0
$\begingroup$

enter image description here

Hi,

I was wondering if anyone had advice on removing outliers. In a practical experiment relative telomere length in DNA samples was measured in duplicate. Expected values are around 1, and the peak of samples between 0.0-0.5 are fairly certain failed samples. Since this data isn't normally distributed and the samples are likely fails, I was looking for a valid method to get rid of obvious outliers. Any advice how to do this for this data? I have tried Median Absolute Deviation already, but the peak remains.

Thanks!

$\endgroup$
  • $\begingroup$ When binned, the pdf (probability density function) of your data appears quite lumpy and anything but normally distributed. It may be that parametric models and assumptions aren't met and won't work. One option is to revert to nonparametric methods and models that are robust to outliers, e.g., estimators like the median (not the mean), quantile or kernel (not OLS) regression as well as assuming underlying extreme value probability distributions such as the Weibull, Cauchy or Levy (not the normal). Adopting these approaches should, for the most part, eliminate the need to delete outliers. $\endgroup$ – Mike Hunter Jul 26 '17 at 11:13
1
$\begingroup$

The "failed" samples are not really "outliers", they are clearly a normal part of your experimental process. What you need to do is correctly model this process.

For example, it may be appropriate to assume a mixture of normals distribution. You would let $X_i \sim^{\text{iid}} \text{Bern}(p)$ be 0 if sample $i$ is a "failure", 1 otherwise, and then assume different conditional normal distributions for each outcome:

$$Y_i|(X_i = 0) \sim N(\mu_f,\sigma_f^2)$$ $$Y_i|(X_i = 1) \sim N(\mu_s,\sigma_s^2)$$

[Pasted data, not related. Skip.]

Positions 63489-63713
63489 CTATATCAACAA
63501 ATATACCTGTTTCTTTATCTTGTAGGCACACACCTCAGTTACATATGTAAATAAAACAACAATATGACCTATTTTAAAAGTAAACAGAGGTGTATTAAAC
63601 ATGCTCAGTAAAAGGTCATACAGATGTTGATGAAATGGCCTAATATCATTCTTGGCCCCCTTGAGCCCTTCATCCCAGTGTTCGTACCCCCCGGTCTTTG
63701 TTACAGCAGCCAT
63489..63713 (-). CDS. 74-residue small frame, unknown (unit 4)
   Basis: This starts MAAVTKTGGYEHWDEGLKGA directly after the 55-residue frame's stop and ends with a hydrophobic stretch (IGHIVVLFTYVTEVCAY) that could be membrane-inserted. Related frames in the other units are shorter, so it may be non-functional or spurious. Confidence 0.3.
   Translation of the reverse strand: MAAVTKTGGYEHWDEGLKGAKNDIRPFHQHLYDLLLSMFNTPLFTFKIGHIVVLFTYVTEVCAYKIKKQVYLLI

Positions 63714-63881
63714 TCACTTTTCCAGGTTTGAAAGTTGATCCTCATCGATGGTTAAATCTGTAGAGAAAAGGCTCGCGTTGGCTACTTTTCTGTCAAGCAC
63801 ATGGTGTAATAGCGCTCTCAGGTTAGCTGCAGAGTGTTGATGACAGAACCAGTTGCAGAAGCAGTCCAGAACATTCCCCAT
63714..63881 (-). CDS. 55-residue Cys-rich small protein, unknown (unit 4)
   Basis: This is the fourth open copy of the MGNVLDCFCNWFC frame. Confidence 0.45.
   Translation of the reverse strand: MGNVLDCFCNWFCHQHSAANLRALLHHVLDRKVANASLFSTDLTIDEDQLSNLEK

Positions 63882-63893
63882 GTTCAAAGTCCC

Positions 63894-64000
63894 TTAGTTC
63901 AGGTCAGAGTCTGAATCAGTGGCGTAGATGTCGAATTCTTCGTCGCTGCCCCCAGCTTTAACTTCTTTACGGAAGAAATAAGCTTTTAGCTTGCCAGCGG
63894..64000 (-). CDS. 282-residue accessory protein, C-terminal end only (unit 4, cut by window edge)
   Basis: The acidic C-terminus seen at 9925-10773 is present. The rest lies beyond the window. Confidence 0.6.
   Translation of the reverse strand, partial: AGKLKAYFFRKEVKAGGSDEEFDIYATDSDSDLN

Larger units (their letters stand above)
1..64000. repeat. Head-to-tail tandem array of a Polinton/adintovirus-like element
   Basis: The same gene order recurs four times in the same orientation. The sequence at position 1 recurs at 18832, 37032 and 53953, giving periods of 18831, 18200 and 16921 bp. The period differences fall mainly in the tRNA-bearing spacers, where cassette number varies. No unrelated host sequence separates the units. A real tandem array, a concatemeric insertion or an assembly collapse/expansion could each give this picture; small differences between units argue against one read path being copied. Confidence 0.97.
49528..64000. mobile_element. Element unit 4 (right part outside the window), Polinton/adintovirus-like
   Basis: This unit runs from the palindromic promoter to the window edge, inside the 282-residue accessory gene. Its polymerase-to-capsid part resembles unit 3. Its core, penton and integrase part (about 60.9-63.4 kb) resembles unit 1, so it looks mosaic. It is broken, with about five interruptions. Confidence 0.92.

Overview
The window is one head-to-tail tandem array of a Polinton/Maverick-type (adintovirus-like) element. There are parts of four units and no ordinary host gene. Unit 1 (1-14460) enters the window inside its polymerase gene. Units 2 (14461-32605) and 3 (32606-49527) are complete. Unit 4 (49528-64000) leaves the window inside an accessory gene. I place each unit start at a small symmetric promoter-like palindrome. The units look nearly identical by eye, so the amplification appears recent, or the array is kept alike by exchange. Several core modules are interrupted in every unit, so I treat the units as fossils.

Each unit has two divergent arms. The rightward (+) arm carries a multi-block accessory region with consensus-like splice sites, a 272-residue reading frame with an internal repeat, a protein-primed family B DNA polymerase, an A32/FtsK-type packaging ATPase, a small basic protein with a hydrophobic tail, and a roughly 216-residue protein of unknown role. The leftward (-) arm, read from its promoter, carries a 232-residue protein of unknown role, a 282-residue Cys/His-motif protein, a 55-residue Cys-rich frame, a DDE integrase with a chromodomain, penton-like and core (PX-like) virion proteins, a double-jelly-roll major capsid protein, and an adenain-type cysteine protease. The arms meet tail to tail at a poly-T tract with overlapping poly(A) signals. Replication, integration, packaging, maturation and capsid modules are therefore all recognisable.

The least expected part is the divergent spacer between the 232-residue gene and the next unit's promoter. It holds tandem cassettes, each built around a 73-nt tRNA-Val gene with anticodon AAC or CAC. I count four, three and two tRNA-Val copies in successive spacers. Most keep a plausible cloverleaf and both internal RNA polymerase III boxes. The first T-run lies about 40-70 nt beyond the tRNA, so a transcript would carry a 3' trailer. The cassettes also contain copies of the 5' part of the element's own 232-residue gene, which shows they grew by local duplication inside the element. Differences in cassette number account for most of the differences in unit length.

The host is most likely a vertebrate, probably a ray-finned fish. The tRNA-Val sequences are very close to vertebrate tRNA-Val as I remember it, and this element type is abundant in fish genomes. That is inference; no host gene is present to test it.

You only observe the $Y_i$ but you can estimate the parameter(s) of interest (which seems to be $\mu_s$, the mean of successful samples) using an algorithm like EM.

$\endgroup$
0
$\begingroup$

In addition to the presented solution by @Kim I would transform data in order to normalize it which is a good solution instead of deleting outliers. See these answers to know more about the used transformations link.

BUT before I think you should see these comments link

$\endgroup$
  • $\begingroup$ Which transformation would you suggest to transform a bimodal distribution, such as the one shown above, into a unimodal one like the normal? $\endgroup$ – Chris Haug Jul 26 '17 at 15:13
  • $\begingroup$ The Most important thing is to study the sample because in the general case it is not preferred to transform a bimodal variable into normal because it will be incoherent. Maybe the data comes from two different groups like in this example about DNA may we have adults &children, males&females,...etc So in this case the we have a bimodal distribution which can not be normal but it could be analyzed $\endgroup$ – Noah16 Jul 26 '17 at 15:47
  • $\begingroup$ Thanks for your replies! I am not familiar with modelling processes but you are correct about the mean of successful samples being our . However, I am guessing we first need to come up with a valid cut-off/reasoning when and why to regard samples as failed samples (extremely low values that are biologically impossible)? @Noah, the data comes from one and the same group and I checked the sex/age distributions and they were equally in samples with expected results and too low/likely failed results. $\endgroup$ – Kim Jul 31 '17 at 11:41

Your Answer

By clicking “Post Your Answer”, you agree to our terms of service, privacy policy and cookie policy

Not the answer you're looking for? Browse other questions tagged or ask your own question.